Utrecht

June 24-28


City in Context

Utrecht is located in the east of the Randstad region, and is a mid-sized city that currently is home to 330,000 residents. The city’s streets are already seeing heavy congestion in terms of bicycle, car, and train traffic. Around 70% of all rush-hour traffic in the city is within 15 kilometers of the city center, where 37% take the bike, 12% with public transit, and 51% by private automobile. Utrecht has a worldwide leading position in bicycle use today, competing with big names like Amsterdam and Copenhagen. Growth numbers are impressive: the number of cyclists has increased as much as 10% per year in certain portions of the city. Growth in bicycle use has been coupled with a decline in automobile traffic all over the city, especially in the city center. But with the city expected to grow more than any other city in the Netherlands, more must be done to create a new balance between traffic and available space to ensure a livable city.

Gemeente Utrecht recognizes walking as the most sustainable form of mobility, and that every trip begins and ends as a pedestrian. It is healthy, environmentally friendly, space-efficient, strengthens social cohesion and safety on the street, and foot-traffic is the main driver of the success of commerce. Utrecht is improving pedestrian accessibility not only in the city center but also around stations, shopping centers, schools, recreation centers and parking spots. The city will also improve connectivity in walking routes, ensuring safety, space, attractiveness. Together, this will ensure that residents and visitors can easily get around the city on foot.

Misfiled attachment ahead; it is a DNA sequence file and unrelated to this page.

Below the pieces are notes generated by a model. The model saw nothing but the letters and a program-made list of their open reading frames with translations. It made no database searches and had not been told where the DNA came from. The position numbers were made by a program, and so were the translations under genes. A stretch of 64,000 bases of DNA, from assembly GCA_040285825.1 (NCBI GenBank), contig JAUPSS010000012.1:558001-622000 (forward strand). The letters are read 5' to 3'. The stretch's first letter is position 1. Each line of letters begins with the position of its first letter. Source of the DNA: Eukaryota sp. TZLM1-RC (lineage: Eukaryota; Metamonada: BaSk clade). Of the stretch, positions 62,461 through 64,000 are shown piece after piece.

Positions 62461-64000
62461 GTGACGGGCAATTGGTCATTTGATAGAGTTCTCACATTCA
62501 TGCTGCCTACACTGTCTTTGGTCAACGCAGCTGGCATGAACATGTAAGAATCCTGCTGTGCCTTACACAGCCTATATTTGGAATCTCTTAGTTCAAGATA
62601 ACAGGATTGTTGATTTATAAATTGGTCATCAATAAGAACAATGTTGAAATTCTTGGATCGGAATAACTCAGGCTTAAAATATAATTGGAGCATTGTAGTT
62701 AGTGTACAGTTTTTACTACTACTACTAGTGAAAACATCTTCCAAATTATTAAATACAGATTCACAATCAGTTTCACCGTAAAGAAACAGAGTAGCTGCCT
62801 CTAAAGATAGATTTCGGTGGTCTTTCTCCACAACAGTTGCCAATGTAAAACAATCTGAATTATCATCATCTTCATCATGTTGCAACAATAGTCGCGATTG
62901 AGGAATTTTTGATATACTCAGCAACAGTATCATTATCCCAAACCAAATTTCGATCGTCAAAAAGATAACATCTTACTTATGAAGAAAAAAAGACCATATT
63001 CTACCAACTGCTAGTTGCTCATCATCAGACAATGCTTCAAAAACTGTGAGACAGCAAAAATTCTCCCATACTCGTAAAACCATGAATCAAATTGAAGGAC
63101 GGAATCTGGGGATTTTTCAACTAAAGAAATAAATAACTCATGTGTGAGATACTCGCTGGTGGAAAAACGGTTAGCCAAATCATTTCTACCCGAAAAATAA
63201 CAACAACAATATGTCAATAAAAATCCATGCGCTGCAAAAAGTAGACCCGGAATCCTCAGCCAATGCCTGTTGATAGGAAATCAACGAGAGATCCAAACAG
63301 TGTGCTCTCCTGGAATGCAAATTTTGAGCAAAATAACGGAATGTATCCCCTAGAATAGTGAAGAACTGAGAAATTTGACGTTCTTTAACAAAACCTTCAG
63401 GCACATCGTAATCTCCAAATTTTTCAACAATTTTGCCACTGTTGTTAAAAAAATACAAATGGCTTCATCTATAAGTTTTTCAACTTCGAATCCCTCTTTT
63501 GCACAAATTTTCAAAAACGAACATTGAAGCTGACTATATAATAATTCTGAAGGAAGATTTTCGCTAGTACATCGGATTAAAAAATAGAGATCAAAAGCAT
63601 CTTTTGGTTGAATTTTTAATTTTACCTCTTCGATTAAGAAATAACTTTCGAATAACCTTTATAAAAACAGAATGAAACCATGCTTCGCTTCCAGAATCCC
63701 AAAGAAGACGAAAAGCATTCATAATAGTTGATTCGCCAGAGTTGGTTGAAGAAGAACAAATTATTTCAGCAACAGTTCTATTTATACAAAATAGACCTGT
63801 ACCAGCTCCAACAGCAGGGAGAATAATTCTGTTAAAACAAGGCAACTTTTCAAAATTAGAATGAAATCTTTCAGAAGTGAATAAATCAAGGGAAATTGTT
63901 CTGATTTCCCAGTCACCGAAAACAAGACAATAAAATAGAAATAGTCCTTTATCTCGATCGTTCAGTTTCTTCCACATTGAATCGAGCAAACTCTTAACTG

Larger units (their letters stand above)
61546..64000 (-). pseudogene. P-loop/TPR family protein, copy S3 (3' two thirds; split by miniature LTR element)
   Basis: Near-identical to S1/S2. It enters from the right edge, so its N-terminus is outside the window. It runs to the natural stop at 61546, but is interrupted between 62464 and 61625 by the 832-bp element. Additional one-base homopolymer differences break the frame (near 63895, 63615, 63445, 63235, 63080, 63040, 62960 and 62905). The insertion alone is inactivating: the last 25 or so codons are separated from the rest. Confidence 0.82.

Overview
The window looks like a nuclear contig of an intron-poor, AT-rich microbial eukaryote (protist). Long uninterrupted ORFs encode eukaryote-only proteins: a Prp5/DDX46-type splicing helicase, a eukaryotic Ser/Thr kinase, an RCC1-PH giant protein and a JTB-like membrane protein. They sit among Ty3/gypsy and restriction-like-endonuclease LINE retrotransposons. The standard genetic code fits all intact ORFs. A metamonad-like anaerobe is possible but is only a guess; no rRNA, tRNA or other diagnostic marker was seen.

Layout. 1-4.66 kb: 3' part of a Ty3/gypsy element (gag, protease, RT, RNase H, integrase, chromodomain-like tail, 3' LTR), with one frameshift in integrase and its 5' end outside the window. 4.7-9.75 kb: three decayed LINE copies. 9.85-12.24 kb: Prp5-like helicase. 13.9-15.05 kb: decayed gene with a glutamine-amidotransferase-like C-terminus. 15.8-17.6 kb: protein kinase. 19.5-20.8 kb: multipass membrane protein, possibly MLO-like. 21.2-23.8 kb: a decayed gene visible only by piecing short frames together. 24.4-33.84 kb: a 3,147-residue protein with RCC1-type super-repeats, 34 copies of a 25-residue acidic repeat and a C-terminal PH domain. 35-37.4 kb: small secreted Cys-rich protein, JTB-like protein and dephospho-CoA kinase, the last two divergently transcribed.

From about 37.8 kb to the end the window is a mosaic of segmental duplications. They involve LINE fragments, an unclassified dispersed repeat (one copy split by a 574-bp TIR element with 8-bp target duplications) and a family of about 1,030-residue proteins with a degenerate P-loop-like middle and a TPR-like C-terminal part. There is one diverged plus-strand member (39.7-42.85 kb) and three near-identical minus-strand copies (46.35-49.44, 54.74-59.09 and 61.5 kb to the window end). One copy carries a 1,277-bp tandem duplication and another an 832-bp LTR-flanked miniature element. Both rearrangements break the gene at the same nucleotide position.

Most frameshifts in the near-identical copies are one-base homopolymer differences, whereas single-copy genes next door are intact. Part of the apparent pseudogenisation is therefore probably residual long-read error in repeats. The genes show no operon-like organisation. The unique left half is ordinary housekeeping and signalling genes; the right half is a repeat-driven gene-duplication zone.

In terms of trips by bicycle, the city’s existing network is at capacity. During rush-hour, bike lanes are stuffed to the brim and cyclists often enter the roadway. Yet, the city also realizes its potential to become a world class cycling city. The city has the impressive cycling infrastructure already. The “fietsstraat” (bicycle boulevard) network is 6 km and is the longest among any city the Netherlands. The uniquely designed Dafne Schippersbrug bridge is another example. Also, incorporation of long-distance routes that link with regional cycle networks captures trips taken by electric bikes (e-bikes). Their expanded range of mobility has the potential to further displace travel by private automobile as far as 20 km from the city center. Expansion of these routes are accompanied by “green-waves” in which signals allow cyclists to continue cycling with synchronized traffic lights. Finally, the city is also expanding bicycle parking to accompany the growth of traffic. At Utrecht Central Station, one can find the world’s largest bicycle parking garage, boasting capacity for 33,000 bikes upon completion in 2020.